when it’s better not to do the easier thing

“It’s more comfortable to stay home,” my five-year-old complained as we were getting in the car. To some extent I had to agree. We had a two-hour drive ahead of us, which IS rather long for preschoolers. And when it’s long for them, it’s long for me.

“But people are important, and sometimes we don’t do what’s easier or more comfortable,” I explained. And it’s a parent’s job to live this out, not to just say it. So we buckled in and were on our way to visit my dad and brother. “Are we going to Grandpa’s house?” my little one asked, checking to make sure nothing had changed. He asked the question again when we stopped for a potty break and then when we were about 30 minutes from the farm. “Yes, we’re going to Grandpa’s house,” I confirmed each time.

Amos, the farm dog, greeted the boys as we got out of the car. Inside the house, they went immediately for the toy box. But once the initial novelty of the toys wore off, they looked at the calves, the milk truck and the skid steer from the house window. (It was too chilly and muddy to spend much time outdoors.) Dairy farmers never have a day off, but both my dad and brother were able to carve out some time to get down on the floor to play with the boys, the trucks and the building blocks.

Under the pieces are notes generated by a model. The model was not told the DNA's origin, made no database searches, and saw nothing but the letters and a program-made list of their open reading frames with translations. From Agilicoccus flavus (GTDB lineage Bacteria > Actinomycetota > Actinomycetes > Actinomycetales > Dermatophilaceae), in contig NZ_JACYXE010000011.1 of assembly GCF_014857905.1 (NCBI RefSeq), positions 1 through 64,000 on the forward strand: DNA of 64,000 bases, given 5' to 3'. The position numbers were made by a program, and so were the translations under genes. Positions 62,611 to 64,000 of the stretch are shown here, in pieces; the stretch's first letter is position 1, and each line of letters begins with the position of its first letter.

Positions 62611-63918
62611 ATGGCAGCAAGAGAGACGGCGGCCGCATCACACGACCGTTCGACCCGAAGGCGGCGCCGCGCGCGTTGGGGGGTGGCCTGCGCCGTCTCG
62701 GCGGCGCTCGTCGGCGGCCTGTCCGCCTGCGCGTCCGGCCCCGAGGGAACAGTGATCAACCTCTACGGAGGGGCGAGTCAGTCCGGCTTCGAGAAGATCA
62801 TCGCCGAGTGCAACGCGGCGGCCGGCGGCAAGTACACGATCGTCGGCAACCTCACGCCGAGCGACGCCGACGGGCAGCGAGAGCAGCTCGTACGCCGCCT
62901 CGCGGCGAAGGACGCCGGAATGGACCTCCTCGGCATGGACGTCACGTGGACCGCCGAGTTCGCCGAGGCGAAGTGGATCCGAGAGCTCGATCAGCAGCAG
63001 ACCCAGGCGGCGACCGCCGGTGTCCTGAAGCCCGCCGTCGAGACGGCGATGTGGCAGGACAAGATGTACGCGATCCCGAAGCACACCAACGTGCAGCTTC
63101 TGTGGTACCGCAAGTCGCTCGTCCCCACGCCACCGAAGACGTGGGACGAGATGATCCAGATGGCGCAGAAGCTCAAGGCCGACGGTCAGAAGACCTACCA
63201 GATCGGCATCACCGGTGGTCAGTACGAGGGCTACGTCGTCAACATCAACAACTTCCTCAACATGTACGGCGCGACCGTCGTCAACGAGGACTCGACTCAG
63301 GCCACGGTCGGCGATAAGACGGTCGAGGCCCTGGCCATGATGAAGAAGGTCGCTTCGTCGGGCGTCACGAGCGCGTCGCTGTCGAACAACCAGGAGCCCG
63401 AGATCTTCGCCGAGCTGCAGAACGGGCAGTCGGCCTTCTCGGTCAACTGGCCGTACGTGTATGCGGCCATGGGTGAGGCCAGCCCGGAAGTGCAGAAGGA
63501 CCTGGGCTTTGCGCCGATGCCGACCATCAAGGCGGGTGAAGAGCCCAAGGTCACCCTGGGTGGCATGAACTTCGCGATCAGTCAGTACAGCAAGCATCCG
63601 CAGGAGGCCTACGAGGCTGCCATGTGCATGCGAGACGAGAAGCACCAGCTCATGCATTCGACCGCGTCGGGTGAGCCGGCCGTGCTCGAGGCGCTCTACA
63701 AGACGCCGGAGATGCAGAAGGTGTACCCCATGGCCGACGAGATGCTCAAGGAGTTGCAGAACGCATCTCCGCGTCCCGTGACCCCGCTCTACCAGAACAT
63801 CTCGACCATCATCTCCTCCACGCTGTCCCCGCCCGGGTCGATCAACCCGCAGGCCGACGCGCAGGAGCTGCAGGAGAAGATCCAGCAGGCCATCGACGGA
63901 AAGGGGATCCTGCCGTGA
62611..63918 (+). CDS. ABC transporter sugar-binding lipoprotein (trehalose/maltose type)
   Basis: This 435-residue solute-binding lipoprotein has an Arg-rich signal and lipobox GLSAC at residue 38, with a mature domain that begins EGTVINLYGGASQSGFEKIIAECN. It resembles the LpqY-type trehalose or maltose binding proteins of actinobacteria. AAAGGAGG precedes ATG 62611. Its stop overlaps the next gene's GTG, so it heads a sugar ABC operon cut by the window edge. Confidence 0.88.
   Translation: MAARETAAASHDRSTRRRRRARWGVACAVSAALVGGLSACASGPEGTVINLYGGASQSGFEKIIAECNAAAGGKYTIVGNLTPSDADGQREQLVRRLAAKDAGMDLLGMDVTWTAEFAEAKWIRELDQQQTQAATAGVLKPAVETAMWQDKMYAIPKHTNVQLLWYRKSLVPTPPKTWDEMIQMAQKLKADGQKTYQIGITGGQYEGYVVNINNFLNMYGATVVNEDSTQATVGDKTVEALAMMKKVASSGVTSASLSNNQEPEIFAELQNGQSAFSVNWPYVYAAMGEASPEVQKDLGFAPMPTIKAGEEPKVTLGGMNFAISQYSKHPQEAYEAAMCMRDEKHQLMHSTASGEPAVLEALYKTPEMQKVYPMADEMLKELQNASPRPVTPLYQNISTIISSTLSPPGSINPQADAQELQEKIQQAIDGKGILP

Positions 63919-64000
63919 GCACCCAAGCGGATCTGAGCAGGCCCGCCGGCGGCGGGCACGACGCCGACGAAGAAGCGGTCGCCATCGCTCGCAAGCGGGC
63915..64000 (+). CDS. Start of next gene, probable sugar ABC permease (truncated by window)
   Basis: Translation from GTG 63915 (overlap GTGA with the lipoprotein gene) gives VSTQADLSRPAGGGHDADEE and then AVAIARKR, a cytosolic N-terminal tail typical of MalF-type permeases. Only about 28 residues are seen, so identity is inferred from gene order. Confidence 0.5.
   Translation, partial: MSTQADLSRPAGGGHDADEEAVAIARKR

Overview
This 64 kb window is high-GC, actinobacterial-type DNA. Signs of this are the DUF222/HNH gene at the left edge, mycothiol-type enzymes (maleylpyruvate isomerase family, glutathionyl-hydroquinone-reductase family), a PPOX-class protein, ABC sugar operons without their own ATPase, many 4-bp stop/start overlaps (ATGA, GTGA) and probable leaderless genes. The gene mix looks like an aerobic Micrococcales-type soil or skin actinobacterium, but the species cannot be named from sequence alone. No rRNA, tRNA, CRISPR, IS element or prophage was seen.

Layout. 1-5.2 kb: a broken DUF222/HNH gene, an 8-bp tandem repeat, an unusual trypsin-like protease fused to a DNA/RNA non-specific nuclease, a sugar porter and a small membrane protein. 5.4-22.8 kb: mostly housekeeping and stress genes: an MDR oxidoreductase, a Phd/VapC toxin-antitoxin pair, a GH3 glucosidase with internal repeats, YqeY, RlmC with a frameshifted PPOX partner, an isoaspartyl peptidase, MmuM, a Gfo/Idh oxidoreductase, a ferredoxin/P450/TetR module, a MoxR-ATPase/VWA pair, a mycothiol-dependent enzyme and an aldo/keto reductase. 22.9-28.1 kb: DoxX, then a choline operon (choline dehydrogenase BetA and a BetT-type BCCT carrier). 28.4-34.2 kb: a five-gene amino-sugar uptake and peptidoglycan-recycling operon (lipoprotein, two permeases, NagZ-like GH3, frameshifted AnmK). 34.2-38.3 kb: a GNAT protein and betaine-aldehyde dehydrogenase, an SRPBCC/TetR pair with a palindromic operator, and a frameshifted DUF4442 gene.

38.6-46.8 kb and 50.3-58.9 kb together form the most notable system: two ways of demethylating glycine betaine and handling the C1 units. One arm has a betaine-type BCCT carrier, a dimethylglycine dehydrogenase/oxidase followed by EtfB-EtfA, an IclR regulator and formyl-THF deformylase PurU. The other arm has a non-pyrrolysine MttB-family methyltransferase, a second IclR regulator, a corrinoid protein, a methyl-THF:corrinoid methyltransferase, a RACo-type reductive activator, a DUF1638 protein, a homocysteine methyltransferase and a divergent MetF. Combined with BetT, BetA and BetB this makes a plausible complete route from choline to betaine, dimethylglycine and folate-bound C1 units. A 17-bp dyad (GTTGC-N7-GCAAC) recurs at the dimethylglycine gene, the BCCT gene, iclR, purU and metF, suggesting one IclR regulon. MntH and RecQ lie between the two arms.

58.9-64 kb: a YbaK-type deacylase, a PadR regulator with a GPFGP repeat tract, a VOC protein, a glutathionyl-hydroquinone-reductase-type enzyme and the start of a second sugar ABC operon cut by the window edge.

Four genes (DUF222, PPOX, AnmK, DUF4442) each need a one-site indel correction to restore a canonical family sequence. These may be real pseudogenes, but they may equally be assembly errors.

When it was time for them to start the evening chores, we climbed back into the car. Thankfully, the ride home always seems just a bit shorter.

“Did you have a good trip to the farm?” I asked my younger son as I put him in his crib last evening.

“I like Uncle Wayne,” he replied.

“Did you have a good day at the farm?” I asked my older son.

“Yeah, I didn’t know I was going to have such a good day,” he said.

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4 thoughts on “when it’s better not to do the easier thing

  1. Whenever we get back home after an tiring weekend with what feels like too much activity, I try to remember this exact thing. It’s good to be with friends and family and then it also feels good to be back home again. Balance. Always balance : ).

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